of CSR by directing a portion of their profits towards charitable causes in health, education or funding old age homes. Asian Paints, one of India’s largest paint companies, provides details on health and safety of employees, employee training and research on environmentally compliant products. But it is separate from its CSR activities, which include healthcare, education, care of the elderly and water conservation. Similarly, Coal India Ltd., India’s largest, and among the world’s top 5 mining companies, details its CSR activities separately from safety in its mining operations, environmental safeguards and community development. CSR at Coal India Ltd. is centred on literacy promotion, health awareness camps and environmental initiatives. This division, however, leaves the door open for companies to expand their CSR activities while important ESG measures such as employee safety and environmentally friendly product development take a back seat. Of the 118 Indian companies that are a part of the 800 plus companies covered by Solaron’s emRatings product, only 30 had published a separate sustainability report by the end of March 2012. The new law stipulates that companies need to formulate and publish their CSR reports on websites every year. Estimates by a business newspaper in India reveal that if the law comes into effect for 2013-14, USD 1.3 billion will be spent by the BSE 500 companies on CSR in 2013-14. That’s a significant rise, given that at present, a mere 0.2 per cent of company profits are being used for CSR activities.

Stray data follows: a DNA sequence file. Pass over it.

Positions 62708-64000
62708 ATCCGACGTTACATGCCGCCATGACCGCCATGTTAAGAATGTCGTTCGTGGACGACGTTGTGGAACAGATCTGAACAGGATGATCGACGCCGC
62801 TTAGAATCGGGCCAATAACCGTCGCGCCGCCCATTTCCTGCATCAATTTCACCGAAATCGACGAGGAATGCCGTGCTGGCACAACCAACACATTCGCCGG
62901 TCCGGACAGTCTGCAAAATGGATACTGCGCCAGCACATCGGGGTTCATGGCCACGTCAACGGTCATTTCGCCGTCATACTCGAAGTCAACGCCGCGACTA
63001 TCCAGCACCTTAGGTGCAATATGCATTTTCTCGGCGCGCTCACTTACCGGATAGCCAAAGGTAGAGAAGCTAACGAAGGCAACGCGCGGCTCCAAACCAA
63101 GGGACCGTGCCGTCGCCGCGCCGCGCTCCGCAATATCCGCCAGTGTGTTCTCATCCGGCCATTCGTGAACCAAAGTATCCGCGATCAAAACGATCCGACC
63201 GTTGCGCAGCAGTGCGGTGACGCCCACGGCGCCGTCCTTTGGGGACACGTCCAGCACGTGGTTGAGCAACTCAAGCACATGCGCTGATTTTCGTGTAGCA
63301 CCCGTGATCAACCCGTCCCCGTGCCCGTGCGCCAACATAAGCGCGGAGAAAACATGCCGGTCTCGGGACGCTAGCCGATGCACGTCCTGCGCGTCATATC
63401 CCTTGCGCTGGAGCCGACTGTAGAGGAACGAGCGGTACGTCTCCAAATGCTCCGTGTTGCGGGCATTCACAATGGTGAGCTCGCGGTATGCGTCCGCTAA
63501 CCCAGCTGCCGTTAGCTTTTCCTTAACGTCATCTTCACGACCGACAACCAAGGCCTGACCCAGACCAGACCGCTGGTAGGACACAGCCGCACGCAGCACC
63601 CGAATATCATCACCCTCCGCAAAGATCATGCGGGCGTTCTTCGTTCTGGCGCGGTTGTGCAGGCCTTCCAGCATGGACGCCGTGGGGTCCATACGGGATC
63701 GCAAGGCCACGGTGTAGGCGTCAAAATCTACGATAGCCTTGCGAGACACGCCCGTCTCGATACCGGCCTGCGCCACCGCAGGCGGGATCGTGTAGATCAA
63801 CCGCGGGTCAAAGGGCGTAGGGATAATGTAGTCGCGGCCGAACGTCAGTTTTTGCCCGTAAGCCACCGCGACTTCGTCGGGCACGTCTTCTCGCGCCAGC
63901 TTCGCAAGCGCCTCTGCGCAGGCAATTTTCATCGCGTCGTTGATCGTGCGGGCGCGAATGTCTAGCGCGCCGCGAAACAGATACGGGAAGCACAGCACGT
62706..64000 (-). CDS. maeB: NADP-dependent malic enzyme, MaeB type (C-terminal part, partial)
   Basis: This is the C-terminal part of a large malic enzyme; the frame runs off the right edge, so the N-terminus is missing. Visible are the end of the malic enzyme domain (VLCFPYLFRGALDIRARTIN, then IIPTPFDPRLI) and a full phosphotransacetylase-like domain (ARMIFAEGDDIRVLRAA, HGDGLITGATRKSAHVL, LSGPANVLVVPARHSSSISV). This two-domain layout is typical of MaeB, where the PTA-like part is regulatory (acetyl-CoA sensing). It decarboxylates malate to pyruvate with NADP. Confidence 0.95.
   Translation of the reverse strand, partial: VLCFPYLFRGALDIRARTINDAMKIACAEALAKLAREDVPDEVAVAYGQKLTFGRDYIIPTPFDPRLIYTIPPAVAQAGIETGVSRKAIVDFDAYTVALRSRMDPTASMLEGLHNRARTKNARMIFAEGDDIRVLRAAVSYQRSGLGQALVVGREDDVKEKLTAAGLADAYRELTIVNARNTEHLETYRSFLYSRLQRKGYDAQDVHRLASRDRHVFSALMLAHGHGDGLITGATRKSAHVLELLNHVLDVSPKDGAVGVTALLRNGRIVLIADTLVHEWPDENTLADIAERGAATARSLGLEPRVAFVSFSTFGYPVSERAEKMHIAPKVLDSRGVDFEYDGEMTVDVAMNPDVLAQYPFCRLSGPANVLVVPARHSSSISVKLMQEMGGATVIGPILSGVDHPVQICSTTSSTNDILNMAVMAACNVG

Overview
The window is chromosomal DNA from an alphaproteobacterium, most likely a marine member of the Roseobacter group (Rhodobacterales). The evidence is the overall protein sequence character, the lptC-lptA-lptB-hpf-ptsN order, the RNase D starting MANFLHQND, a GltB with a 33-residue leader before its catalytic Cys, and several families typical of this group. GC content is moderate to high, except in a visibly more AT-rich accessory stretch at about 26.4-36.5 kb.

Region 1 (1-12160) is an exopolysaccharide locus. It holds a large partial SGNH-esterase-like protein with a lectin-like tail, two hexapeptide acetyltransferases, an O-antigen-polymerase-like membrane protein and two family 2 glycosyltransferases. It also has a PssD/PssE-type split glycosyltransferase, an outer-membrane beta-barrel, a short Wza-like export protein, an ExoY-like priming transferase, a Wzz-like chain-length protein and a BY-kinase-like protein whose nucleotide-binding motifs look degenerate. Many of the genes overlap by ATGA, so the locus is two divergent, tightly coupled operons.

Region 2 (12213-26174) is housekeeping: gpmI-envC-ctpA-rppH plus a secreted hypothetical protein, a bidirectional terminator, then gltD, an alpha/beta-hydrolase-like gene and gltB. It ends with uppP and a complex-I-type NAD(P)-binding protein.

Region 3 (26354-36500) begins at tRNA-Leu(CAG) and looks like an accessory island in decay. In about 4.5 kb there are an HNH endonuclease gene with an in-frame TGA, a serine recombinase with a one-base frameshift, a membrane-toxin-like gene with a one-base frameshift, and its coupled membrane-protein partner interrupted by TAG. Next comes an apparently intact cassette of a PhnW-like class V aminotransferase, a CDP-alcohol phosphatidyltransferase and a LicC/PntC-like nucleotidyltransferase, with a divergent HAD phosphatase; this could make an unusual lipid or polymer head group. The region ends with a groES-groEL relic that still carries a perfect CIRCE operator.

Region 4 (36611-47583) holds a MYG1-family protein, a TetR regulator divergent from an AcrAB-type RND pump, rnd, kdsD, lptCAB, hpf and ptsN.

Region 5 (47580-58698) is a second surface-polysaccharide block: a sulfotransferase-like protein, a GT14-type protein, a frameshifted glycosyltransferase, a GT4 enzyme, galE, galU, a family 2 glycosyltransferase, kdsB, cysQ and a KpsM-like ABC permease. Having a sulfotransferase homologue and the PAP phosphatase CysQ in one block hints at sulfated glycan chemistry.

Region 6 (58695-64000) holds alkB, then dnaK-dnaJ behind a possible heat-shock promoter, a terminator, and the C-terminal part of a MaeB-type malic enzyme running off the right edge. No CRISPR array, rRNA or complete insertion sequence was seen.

Will this fluidity in CSR definition aid or mar long-term sustainability? Some companies may direct money towards philanthropy even as their own operationscontinue to risk employee safety and the local environment. Are Indian companies equipped to implement this CSR provision effectively? Will the lack of clear definition and guidelines lead to a continuation of the community development model of CSR, irrespective of the company’s actual operations and impacts? Or has the government embarked on a suck-it-and-see model, an extension of the socialist aura that the left of centre UPA party that leads India’s Congress has assumed? The UPA has focussed on social welfare in the form of rural employment guarantees amongst other initiatives. Social sector spending in the 2011-12 Budget stood at USD 30.89 billion, a 17 per cent hike over the preceding year. Of this, 36% has been allotted to improving roads, power supply, irrigation, housing, drinking water and the telephony network in rural India. These policies may, however, be compromised in the upcoming budget given the fiscal constraints of the Indian economy. Many see the timing of the new Companies Bill as an attempt by the government to pass on a share of its responsibility to corporate India even as it continues to gain political mileage for its social welfare model. The new bill has, as expected, elicited a mixed response from industry. Some companies have demanded tax concessions for the additional expenditure. Others are concerned that the provision may become another mechanical exercise without any real contribution to sustainable business. For India perhaps the most crucial question is how to define corporate socially responsible behaviour. This should operate at multiple levels: how the company makes money, what it sells, where and how. India’s focus, however, seems to be limited to how the company spends its money.

Radhika Mehrotra is an Analyst, Stakeholder Engagement at Solaron Sustainability Services in India.